3. Arbitrators should conduct themselves in a way that is fair to all parties and should not be swayed by outside pressure, public clamor, and fear of criticism or self-interest. They should avoid conduct and statements that give the appearance of partiality toward or against any party.
  4. When an arbitrator’s authority is derived from the agreement of the parties, an arbitrator should neither exceed that authority nor do less than is required to exercise that authority completely.
  5. An arbitrator should conduct the arbitration process so as to advance the fair and efficient resolution of the matters submitted for decision. An arbitrator should make all reasonable efforts to prevent delaying tactics, harassment of parties or other participants, or other abuse or disruption of the arbitration process.
  6. The ethical obligations of an arbitrator begin upon acceptance of the appointment and continue throughout all stages of the proceeding
  7. Once an arbitrator has accepted an appointment, the arbitrator should not withdraw or abandon the appointment unless compelled to do so by unanticipated circumstances that would render it impossible or impracticable to continue.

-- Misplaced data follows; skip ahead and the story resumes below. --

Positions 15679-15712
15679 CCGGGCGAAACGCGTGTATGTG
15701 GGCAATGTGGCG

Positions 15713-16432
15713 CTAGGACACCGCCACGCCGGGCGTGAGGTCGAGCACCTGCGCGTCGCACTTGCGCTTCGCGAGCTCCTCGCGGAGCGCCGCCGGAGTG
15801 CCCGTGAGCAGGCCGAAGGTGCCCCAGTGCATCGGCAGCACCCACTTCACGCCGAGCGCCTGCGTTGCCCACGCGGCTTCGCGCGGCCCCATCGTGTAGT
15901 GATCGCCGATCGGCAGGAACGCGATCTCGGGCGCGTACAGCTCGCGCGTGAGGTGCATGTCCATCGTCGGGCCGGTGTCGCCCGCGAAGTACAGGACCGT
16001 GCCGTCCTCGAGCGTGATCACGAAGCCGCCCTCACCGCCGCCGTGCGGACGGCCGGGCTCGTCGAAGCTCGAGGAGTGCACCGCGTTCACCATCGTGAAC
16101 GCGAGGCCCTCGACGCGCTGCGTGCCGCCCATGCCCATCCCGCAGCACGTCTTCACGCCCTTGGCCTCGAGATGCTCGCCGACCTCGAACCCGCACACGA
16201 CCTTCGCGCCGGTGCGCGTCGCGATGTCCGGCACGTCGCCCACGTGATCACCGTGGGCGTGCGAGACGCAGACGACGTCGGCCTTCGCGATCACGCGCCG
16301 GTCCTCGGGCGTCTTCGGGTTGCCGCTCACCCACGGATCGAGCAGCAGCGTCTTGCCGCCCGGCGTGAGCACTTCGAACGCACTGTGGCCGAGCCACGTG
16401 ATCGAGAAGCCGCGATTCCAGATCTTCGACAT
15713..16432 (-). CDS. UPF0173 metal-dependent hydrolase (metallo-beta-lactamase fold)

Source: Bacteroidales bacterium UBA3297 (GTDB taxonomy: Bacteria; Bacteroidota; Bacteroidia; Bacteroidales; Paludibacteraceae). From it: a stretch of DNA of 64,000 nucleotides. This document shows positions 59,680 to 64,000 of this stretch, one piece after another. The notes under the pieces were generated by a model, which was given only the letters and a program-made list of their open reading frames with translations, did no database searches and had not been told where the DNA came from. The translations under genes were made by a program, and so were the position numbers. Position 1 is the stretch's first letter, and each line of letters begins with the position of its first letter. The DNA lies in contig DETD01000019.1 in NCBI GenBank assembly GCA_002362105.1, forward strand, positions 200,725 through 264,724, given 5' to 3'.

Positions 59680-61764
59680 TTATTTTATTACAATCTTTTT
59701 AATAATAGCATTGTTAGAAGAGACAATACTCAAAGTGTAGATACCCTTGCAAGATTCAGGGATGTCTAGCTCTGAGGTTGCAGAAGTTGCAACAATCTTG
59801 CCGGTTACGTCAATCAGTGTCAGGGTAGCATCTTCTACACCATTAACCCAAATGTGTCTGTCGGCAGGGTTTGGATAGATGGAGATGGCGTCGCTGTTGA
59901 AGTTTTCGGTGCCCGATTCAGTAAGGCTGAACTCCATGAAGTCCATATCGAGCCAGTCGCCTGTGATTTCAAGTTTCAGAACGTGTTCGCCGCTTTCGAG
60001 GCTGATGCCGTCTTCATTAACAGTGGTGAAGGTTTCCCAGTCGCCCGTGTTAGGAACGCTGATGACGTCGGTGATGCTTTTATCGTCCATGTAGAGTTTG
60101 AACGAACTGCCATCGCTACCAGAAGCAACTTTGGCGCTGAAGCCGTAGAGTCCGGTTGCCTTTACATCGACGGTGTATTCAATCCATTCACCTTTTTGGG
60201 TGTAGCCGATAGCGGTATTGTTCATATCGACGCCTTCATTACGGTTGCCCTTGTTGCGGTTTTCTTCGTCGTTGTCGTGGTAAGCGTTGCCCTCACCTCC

8. An arbitrator who withdraws prior to the completion of the arbitration, whether upon the arbitrator’s initiative or upon the request of one or more of the parties, should take reasonable steps to protect the interests of the parties in the arbitration, including return of evidentiary materials and protection of confidentiality.


  1. Persons who are requested to serve as arbitrators should, before accepting, disclose:

(1)        Any known direct or indirect financial or personal interest in the outcome of the arbitration;

(2)        Any known existing or past financial, business, professional or personal relationships which might reasonably affect impartiality or lack of independence in the eyes of any of the parties. (3)        The nature and extent of any prior knowledge they may have of the dispute; and

(4)        Any other matters, relationships, or interests which they are obligated to disclose by the agreement of the parties, the rules or practices of an institution, or applicable law regulating arbitrator disclosure. 

  1. Persons who are requested to accept appointment as arbitrators should make a reasonable effort to inform themselves of any interests or relationships described in paragraph A.